An Innoblue startup is taking the guesswork out of landlord-tenant partnerships


By Stephanie Kalina-Metzger

WeAreHousing presenting on Innoblue’s Demo Day. Photo: WeAreHousing.

They say sunlight is the best disinfectant. Penn State student Tanishq Barot found this out the hard way, when he was forced to contend with a mold issue in the house that he was renting.

“My entire roof and bathroom were completely full of mold and when I reached out to the property owner, he came out twice to address the issue, but the third time I was on my own,” said Barot.

Barot eventually turned to the Centre County Housing Authority, which sent a representative to his residence to inspect the property. “I don’t know how you’re living here,” exclaimed the inspector.

The situation was fixed eventually, but not without some consternation and pushback from Barot’s landlord. Barot used his setbacks to fuel his inspiration, which led to a new housing platform:

“Any small town with a disproportionately high student population, a scarcity of housing and an excessive resident turn over could benefit from a service like this."

A startup idea gets support from Penn State

Barot is no stranger to the world of entrepreneurism. He developed a passion for business early in his college career, after joining Innoblue, a Penn State, student-run, entrepreneurial organization that helps students innovate through workshops, field trips and networking, connecting them with like-minded individuals in the entrepreneurial community.

After the mold fiasco, Barot began informally surveying his peers. “What I discovered is that renters rarely have a voice in housing matters and resources tend to be scarce,” he said.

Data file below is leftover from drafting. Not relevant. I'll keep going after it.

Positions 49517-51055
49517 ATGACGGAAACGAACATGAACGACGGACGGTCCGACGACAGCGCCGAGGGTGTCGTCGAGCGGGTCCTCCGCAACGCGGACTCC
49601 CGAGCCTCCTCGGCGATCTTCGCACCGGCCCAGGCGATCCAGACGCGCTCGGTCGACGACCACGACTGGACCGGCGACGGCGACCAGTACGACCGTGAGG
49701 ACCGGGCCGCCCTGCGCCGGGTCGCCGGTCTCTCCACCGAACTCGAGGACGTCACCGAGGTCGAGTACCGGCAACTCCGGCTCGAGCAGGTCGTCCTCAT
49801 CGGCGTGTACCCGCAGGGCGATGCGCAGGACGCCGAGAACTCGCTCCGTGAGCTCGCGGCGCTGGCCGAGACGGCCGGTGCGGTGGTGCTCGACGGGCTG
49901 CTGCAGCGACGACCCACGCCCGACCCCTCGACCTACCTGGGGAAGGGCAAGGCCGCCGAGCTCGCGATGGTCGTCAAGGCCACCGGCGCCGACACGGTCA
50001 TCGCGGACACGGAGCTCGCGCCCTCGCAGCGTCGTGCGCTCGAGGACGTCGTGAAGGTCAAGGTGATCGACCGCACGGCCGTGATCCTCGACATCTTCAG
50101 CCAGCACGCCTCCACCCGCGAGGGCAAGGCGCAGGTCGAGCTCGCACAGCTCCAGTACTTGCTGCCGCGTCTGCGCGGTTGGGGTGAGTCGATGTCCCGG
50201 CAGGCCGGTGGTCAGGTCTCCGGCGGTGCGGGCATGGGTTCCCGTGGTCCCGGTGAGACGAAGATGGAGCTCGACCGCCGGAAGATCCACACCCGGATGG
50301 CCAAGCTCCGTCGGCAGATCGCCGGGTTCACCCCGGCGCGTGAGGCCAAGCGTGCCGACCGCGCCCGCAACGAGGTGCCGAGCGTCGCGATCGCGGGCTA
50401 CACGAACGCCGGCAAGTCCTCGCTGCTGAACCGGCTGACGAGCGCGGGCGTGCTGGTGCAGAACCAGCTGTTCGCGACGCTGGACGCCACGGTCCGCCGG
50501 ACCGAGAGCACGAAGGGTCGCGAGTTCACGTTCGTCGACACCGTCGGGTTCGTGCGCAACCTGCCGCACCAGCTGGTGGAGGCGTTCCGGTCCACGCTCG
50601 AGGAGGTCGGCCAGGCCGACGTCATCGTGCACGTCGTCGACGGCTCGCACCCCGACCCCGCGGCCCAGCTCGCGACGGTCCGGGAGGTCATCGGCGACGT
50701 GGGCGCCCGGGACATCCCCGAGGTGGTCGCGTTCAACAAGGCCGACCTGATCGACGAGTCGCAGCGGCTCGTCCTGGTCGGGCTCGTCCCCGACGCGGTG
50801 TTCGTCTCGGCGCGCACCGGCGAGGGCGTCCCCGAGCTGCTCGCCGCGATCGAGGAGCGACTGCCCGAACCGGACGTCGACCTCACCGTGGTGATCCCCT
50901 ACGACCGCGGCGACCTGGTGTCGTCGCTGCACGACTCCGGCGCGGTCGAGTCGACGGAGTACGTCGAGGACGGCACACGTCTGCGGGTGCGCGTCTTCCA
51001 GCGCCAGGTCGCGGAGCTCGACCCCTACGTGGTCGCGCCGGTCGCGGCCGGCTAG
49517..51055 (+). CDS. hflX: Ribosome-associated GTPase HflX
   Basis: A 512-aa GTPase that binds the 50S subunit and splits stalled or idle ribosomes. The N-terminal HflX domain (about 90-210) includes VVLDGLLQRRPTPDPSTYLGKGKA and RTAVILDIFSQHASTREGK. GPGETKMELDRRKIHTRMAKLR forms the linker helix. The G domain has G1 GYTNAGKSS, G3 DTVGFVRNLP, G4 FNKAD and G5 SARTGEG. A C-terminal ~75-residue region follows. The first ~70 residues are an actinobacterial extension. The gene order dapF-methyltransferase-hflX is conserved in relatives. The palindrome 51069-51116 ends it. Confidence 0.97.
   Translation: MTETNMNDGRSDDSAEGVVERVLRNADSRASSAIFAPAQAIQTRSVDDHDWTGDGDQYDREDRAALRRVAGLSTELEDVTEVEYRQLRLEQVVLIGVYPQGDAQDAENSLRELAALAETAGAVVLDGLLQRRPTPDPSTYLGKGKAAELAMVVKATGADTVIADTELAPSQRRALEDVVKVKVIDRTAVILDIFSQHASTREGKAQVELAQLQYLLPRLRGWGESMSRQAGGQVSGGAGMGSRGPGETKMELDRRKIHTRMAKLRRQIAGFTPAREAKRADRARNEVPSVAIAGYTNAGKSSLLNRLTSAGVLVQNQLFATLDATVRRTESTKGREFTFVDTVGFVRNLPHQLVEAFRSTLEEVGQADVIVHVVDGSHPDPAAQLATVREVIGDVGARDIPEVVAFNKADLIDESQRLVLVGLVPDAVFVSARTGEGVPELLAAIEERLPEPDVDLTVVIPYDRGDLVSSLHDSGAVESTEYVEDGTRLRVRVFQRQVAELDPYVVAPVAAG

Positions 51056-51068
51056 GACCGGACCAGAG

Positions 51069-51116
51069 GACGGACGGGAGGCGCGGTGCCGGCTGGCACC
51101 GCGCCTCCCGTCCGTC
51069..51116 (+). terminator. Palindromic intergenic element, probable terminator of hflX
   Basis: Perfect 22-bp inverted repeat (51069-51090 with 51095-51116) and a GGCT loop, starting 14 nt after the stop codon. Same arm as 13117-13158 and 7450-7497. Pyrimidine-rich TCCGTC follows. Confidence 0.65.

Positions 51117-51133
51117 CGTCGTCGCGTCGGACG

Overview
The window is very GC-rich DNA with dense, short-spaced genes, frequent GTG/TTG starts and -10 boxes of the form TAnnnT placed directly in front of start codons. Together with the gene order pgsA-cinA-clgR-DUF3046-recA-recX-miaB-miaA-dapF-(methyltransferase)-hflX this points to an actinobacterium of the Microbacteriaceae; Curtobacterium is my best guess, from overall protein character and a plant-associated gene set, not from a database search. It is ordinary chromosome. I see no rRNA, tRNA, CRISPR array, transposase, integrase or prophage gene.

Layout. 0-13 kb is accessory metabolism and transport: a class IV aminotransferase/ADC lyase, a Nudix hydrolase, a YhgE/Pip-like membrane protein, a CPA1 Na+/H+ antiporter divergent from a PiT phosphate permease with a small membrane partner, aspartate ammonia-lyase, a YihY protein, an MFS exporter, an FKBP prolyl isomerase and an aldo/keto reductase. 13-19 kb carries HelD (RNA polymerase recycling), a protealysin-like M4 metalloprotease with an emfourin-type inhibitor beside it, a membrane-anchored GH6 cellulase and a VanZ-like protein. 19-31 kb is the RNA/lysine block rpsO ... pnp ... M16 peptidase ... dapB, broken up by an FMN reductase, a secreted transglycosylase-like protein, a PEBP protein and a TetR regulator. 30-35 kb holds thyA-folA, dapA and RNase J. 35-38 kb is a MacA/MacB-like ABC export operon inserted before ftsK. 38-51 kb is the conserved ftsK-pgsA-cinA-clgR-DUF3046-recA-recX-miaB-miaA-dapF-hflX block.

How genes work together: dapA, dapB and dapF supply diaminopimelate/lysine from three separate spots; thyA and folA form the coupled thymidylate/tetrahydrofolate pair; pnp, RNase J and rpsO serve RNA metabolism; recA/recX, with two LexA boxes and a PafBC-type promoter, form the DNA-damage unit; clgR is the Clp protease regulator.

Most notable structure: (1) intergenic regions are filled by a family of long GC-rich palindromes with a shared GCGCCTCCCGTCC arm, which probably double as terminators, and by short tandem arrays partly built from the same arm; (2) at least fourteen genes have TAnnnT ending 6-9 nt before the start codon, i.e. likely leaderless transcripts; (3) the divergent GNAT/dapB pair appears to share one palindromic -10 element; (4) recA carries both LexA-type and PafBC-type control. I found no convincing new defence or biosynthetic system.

Barot subsequently reached out to Jason Conrad, who is part of a mentorship program in the College of Information Sciences and Technology. “Barot asked for my assistance, so I helped him work through issues around product [and] market fit, go-to-market strategy, how to organize teams and increase overall growth,” said Conrad.

Barot explains that WeAreHousing educates tenants to help them find reliable, convenient, up-to-date housing, while at the same time providing a robust roommate matchmaking system, which allows renters and landlords to communicate through the platform.

The platform also creates trust, while allowing for a degree of anonymity. “People balk at handing out personal information on bulletin boards on Reddit and Facebook for roommate matchmaking purposes. We help them avoid that,” he said, adding that spammers are taking over some of those sites anyway.

“It eliminates the need for any of them to have to go through sketchy places like Craigslist."

Barot also recognizes the preference for younger renters to communicate without chatting on the phone. “They can connect via the platform,” he said. Landlords, to join the platform, are required to submit a rental license.